By Geoff Roberts 11 min read
This is not the first blog on the web highlighting admirable or inspiring companies. That said, we’ve spent quite a bit of time lately thinking about and discussing how we’d like to build Outseta. Many of the companies that have come up in our discussions are included on our list below. Some of them we simply appreciate because of the decisions they’ve made while growing their businesses. Others have inspired us to the extent that we’re planning to directly steal their ideas and concepts as core elements of our own operational strategy. The common theme running through this list is that the majority of these businesses are challenging assumptions of how people should work together while creating organizations that bring out the best in people. These companies work hard to foster environments where people feel fulfilled, trusted, and empowered to take initiative every day. If that tickles your fancy, read on!
Semco is a Brazilian company that’s known for its controversial business management practices and corporate reengineering. CEO Ricardo Semler grew the organization from $4mm in revenue in 1982 to $212mm in 2003, all the while pioneering principles and operating procedures based on trusting your employees and not having a lot of rules within the organization. The company has been described as “insanity that works” and their CEO has been described as a “corporate rebel.” What we like most about this company is that they’ve shown that self management principles can work at scale - the company has more than 3,000 employees today, and has experienced less than 1% churn in their workforce over the last six years. Unlimited vacation time policies that are so prevalent today (particularly in tech) originated at Semco. This is a really interesting podcast with their CEO - one of my favorite stories is Semco was having problems with their employees stealing some of their products, which were kept under lock and key because they were very expensive. Unsure of what to do, Ricardo decided to no longer lock up their inventory - a statement that said loudly and clearly, “we trust you” to the people in the organization. Amazingly, once he made this change the issues with product theft all but disappeared.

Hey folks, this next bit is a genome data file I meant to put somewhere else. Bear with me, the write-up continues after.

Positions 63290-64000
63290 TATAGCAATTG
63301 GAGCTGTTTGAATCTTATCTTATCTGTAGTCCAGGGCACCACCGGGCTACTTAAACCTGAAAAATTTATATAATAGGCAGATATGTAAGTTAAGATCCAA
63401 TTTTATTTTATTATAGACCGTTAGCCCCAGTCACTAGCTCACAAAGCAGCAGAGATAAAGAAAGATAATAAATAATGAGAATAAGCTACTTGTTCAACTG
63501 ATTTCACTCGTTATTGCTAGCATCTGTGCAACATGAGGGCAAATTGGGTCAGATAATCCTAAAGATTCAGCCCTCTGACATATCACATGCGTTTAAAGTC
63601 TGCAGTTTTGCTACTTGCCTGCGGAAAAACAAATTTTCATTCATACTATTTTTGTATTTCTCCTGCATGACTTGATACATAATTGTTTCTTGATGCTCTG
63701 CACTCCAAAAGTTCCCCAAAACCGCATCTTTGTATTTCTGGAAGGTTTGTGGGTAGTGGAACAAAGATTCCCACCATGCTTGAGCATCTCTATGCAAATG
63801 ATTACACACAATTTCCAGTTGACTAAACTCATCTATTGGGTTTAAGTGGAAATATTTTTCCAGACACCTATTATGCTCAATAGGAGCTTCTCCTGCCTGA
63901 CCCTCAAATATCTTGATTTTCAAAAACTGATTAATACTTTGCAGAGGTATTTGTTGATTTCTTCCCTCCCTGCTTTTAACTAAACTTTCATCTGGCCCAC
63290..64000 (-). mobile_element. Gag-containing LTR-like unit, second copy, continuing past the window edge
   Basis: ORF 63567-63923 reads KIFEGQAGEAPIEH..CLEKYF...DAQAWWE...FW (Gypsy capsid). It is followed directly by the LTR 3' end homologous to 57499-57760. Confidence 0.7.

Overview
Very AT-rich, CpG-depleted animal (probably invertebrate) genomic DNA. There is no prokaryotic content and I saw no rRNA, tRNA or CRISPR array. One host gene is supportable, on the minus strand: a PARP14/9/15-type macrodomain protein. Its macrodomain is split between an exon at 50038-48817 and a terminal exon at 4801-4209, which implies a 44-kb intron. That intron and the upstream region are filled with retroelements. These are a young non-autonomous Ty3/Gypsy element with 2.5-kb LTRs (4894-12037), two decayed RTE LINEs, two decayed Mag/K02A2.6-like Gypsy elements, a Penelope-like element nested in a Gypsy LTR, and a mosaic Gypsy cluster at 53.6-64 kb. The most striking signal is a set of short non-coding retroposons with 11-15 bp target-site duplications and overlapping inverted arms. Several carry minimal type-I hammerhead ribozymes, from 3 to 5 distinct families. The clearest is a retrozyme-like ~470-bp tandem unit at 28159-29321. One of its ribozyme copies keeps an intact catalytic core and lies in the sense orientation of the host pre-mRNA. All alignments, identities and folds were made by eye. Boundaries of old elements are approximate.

Tower Paddle Boards